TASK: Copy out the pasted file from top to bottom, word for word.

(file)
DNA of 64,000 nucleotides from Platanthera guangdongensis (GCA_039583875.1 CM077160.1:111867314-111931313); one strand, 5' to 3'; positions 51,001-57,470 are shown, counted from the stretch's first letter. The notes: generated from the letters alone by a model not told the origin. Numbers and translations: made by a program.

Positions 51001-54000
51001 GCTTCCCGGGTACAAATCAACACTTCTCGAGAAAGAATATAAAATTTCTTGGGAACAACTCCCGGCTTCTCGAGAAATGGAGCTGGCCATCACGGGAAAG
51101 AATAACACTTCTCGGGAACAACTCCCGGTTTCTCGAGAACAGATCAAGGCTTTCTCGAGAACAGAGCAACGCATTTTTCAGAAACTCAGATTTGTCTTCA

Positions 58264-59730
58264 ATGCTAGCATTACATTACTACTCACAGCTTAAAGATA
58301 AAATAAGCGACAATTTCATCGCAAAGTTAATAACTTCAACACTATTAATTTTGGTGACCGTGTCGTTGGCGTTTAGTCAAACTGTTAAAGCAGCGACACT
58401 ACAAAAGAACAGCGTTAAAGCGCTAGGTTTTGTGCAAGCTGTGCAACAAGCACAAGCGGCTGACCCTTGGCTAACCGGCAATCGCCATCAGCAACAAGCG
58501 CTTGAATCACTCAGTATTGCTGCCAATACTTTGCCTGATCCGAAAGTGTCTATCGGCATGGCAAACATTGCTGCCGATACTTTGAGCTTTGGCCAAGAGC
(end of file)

DNA of 64,000 nucleotides from Platanthera guangdongensis (GCA_039583875.1 CM077160.1:111867314-111931313); one strand, 5' to 3'; positions 51,001-57,470 are shown, counted from the stretch's first letter. The notes: generated from the letters alone by a model not told the origin. Numbers and translations: made by a program.

Positions 51001-54000
51001 GCTTCCCGGGTACAAATCAACACTTCTCGAGAAAGAATATAAAATTTCTTGGGAACAACTCCCGGCTTCTCGAGAAATGGAGCTGGCCATCACGGGAAAG
51101 AATAACACTTCTCGGGAACAACTCCCGGTTTCTCGAGAACAGATCAAGGCTTTCTCGAGAACAGAGCAACGCATTTTTCAGAAACTCAGATTTGTCTTCA

Positions 58264-59730
58264 ATGCTAGCATTACATTACTACTCACAGCTTAAAGATA
58301 AAATAAGCGACAATTTCATCGCAAAGTTAATAACTTCAACACTATTAATTTTGGTGACCGTGTCGTTGGCGTTTAGTCAAACTGTTAAAGCAGCGACACT
58401 ACAAAAGAACAGCGTTAAAGCGCTAGGTTTTGTGCAAGCTGTGCAACAAGCACAAGCGGCTGACCCTTGGCTAACCGGCAATCGCCATCAGCAACAAGCG
58501 CTTGAATCACTCAGTATTGCTGCCAATACTTTGCCTGATCCGAAAGTGTCTATCGGCATGGCAAACATTGCTGCCGATACTTTGAGCTTTGGCCAAGAGC